In this domain, the responses are divided more evenly between different languages than in the family domain, and many, too, reported use of several different languages in the same situation. English was clearly quite popular (41% of all the situations). If you include the answers in which English was mentioned together with Hindi or L1, the percentage will be even higher (65%). As a comparison, L1 was used 27% of the time, and Hindi 5 % of the time. Hindi does not seem to work as a lingua franca, or a link language equivalent of English, in India.

Over half of all personal letters are written in English (62%). People are also introduced to each other most often in English (L1 29%, Hindi:6%). People who have not met before, too, prefer English as the common language of conversation (40%; L1 33%, Hindi 6%).

Personal problems are not talked about in English (21%), but usually in L1 (31%). On the other hand, many informants report several different languages; combinations such as L1/E (17%) and L1/E/H (14%) are quite common. Maybe this is due to the fact that many have friends and acquaintances with a different language from them (considering how many different languages there are in India). General topics are usually conversed in English (33%), after which come L1 (27%) and E/L1 (17%). Hindi is not popular here, either. 11.1.3 9.1.3 Neighbourhood In 67% of the cases, English is reported as the most commonly used language when conversing with neighbours. Hindi and E/H (both 13%) come next, followed by L1 and regional language (both 3%).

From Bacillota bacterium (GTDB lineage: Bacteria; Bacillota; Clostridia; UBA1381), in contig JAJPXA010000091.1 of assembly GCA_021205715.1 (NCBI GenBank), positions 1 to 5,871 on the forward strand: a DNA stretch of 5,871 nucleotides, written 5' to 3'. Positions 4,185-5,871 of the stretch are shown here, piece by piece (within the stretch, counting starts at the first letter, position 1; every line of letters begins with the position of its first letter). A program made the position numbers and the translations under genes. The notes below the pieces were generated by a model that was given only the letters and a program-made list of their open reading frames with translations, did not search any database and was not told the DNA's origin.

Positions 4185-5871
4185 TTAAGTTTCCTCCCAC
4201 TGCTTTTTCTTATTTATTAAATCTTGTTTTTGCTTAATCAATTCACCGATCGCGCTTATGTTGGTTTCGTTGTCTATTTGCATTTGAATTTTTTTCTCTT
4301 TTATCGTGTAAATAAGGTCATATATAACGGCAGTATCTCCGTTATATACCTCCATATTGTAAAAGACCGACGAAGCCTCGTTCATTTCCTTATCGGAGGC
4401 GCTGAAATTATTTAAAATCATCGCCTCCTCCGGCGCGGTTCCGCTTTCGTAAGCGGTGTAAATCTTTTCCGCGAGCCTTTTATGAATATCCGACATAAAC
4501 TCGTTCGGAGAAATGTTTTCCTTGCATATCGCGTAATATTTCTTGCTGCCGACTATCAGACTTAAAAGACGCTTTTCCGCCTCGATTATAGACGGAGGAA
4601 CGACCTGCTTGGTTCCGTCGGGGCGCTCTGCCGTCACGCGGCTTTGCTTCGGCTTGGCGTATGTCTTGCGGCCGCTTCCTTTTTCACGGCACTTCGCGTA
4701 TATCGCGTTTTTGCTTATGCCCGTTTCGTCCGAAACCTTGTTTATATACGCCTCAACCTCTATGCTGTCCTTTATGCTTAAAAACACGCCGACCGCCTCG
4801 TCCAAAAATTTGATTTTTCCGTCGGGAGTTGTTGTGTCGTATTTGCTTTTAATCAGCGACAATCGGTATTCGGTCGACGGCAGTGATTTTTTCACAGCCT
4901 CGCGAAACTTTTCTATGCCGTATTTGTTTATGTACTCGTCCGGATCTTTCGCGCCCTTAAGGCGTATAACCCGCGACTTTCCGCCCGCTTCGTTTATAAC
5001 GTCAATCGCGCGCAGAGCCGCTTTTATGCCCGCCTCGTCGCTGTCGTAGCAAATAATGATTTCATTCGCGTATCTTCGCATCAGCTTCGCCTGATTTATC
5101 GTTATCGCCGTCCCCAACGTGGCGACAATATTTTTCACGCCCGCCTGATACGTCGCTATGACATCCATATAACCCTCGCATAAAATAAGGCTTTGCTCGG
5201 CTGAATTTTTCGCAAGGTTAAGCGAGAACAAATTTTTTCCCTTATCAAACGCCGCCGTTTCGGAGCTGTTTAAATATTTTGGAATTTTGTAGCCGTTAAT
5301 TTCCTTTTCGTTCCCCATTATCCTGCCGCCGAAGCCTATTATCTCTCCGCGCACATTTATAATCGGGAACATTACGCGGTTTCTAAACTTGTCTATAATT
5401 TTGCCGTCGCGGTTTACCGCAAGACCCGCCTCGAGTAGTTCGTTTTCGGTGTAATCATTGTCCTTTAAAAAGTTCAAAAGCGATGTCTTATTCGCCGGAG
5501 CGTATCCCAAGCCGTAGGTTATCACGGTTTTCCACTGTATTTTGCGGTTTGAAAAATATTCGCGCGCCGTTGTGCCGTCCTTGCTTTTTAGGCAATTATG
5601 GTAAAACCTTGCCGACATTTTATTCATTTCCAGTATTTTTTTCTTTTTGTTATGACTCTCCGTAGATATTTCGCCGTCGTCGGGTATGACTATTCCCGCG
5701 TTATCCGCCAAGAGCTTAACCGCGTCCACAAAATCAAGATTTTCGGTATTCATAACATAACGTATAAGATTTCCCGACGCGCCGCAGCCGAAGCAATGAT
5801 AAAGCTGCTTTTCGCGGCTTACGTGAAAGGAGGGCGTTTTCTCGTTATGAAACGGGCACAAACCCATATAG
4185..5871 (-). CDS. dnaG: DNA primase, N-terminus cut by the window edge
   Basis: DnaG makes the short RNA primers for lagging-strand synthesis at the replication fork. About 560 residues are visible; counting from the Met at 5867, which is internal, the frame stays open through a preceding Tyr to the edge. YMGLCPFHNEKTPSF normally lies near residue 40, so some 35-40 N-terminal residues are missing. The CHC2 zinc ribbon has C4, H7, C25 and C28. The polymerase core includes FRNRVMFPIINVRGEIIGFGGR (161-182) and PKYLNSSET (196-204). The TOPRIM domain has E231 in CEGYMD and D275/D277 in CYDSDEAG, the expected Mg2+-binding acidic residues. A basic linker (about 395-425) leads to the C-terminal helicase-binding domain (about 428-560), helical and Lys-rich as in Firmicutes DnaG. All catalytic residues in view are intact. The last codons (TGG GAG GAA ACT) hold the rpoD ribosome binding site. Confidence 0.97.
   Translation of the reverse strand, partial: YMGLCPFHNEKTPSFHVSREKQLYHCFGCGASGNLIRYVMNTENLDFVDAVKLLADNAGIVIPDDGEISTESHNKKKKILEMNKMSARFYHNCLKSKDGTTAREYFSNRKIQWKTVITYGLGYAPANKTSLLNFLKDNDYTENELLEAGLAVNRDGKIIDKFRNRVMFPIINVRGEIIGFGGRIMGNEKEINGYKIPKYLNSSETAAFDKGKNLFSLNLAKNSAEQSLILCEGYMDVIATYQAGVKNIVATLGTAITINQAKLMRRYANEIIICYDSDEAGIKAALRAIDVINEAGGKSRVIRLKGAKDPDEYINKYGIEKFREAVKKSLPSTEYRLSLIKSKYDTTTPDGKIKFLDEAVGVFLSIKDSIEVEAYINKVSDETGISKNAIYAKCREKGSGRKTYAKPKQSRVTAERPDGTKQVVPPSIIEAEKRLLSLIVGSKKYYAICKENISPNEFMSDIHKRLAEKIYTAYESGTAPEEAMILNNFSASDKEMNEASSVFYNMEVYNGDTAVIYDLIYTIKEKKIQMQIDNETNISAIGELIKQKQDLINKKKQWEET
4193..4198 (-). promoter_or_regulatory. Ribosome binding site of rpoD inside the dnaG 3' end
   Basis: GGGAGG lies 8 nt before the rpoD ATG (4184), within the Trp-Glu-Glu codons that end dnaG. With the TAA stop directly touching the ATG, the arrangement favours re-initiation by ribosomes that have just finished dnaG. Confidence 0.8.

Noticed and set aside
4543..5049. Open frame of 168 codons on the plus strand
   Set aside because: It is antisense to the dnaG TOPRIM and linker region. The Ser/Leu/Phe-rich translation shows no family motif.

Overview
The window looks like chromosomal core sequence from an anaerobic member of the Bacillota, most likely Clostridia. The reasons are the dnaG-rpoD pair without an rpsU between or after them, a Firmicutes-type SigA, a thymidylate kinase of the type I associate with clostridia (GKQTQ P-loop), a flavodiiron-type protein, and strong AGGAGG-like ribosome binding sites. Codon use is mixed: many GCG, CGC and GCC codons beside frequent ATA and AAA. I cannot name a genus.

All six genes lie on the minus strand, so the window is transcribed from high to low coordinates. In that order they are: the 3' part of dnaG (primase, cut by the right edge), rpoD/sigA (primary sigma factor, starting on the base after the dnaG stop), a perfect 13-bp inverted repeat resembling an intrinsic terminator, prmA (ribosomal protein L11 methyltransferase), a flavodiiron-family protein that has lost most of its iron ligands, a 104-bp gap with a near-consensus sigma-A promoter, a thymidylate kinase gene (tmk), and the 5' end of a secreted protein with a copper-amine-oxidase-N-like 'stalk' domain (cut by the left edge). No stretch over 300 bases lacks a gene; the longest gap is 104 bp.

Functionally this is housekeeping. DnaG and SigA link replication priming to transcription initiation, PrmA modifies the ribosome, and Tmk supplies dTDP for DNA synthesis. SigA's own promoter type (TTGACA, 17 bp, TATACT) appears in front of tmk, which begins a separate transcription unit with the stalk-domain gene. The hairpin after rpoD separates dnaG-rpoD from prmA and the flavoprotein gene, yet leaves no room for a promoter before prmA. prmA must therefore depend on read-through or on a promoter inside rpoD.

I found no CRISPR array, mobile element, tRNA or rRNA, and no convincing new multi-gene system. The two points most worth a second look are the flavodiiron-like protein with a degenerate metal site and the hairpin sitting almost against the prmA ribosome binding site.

In case the mother tongues of the neighbours differ, English serves as the link language most of the time (67%). Hindi and H/E are reported second most common languages (13% both). If, however, the mother tongues of the neighbours are same, only one informant claims to resort to English, others report that they would use it together with Hindi (3%) or L1 (7%).


L1 and Hindi are most commonly used languages of transaction in this study. This is not unexpected, for many common Indian people do not speak English much at all (in India English is, as mentioned earlier, the language of the élite and the educated).

The informants reported that they most often use L1 when in shops, at the railway station etc. (29%). Hindi comes next (25%), after which English (18%). In the market place L1 is more clearly the most commonly used language (with 50%; Hindi 18%). L1/H/E and regional language both 7%. If combinations such as L1/H/E, L1/E and E/H are counted together, English is used at the market place 20% of the time.


In education, English is the most common medium (87% of all the situations). At school, friends who spoke the same language usually talked in L1 (45%), although English comes next (25%), and Hindi third (14%). English was considered the best medium of communication in the instances in which the languages of the parties in question differed (75%; Hindi 14%).


English dominates in the domain of government, both when it comes to writing letters (93% are written in English) and also as a general language of the domain (70%; Hindi 7%). But, when meeting government officials, there is more division: English is still the most common language (37%), but L1 is also used quite often (23%), as well as Hindi (10%) and a regional language (10%).


As well as job interviews are without exception carried out in English (100%), so are also business letters written in English. If one's and one's boss's languages differ, the common language will most often (97%) be English. E/H comes second (3%). When it comes to talking to one's colleagues who come from different parts of India, 67% of the time one would resort to English (Hindi 17%, E/H 17%, H/L1/E 3%).